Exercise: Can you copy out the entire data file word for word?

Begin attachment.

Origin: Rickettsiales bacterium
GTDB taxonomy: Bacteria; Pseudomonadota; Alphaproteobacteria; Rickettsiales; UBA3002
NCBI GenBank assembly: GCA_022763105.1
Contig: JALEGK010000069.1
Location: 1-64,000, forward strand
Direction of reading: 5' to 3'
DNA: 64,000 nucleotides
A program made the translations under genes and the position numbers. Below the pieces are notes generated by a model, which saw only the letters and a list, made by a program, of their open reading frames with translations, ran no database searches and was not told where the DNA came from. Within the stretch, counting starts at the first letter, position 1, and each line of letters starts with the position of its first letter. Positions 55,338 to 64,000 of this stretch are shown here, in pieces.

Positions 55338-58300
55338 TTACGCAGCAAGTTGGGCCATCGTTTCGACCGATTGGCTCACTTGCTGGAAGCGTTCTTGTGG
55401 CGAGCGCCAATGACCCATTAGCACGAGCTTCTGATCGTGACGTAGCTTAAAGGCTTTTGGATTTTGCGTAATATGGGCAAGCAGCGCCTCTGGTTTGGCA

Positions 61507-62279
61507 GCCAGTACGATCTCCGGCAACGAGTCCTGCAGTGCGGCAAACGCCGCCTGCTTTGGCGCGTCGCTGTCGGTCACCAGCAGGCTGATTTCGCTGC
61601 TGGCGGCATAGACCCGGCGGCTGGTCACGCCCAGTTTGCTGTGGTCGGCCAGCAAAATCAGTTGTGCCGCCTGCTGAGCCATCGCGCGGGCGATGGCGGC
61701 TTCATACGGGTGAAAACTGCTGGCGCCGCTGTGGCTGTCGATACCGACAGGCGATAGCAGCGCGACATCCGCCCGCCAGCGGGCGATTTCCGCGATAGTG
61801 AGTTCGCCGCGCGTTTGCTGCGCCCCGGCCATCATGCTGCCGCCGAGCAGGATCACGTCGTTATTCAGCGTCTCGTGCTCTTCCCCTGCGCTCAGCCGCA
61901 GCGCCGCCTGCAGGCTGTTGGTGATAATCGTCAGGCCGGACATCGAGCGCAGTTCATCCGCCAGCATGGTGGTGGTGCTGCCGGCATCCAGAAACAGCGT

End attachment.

Origin: Rickettsiales bacterium
GTDB taxonomy: Bacteria; Pseudomonadota; Alphaproteobacteria; Rickettsiales; UBA3002
NCBI GenBank assembly: GCA_022763105.1
Contig: JALEGK010000069.1
Location: 1-64,000, forward strand
Direction of reading: 5' to 3'
DNA: 64,000 nucleotides
A program made the translations under genes and the position numbers. Below the pieces are notes generated by a model, which saw only the letters and a list, made by a program, of their open reading frames with translations, ran no database searches and was not told where the DNA came from. Within the stretch, counting starts at the first letter, position 1, and each line of letters starts with the position of its first letter. Positions 55,338 to 64,000 of this stretch are shown here, in pieces.

Positions 55338-58300
55338 TTACGCAGCAAGTTGGGCCATCGTTTCGACCGATTGGCTCACTTGCTGGAAGCGTTCTTGTGG
55401 CGAGCGCCAATGACCCATTAGCACGAGCTTCTGATCGTGACGTAGCTTAAAGGCTTTTGGATTTTGCGTAATATGGGCAAGCAGCGCCTCTGGTTTGGCA

Positions 61507-62279
61507 GCCAGTACGATCTCCGGCAACGAGTCCTGCAGTGCGGCAAACGCCGCCTGCTTTGGCGCGTCGCTGTCGGTCACCAGCAGGCTGATTTCGCTGC
61601 TGGCGGCATAGACCCGGCGGCTGGTCACGCCCAGTTTGCTGTGGTCGGCCAGCAAAATCAGTTGTGCCGCCTGCTGAGCCATCGCGCGGGCGATGGCGGC
61701 TTCATACGGGTGAAAACTGCTGGCGCCGCTGTGGCTGTCGATACCGACAGGCGATAGCAGCGCGACATCCGCCCGCCAGCGGGCGATTTCCGCGATAGTG
61801 AGTTCGCCGCGCGTTTGCTGCGCCCCGGCCATCATGCTGCCGCCGAGCAGGATCACGTCGTTATTCAGCGTCTCGTGCTCTTCCCCTGCGCTCAGCCGCA
61901 GCGCCGCCTGCAGGCTGTTGGTGATAATCGTCAGGCCGGACATCGAGCGCAGTTCATCCGCCAGCATGGTGGTGGTGCTGCCGGCATCCAGAAACAGCGT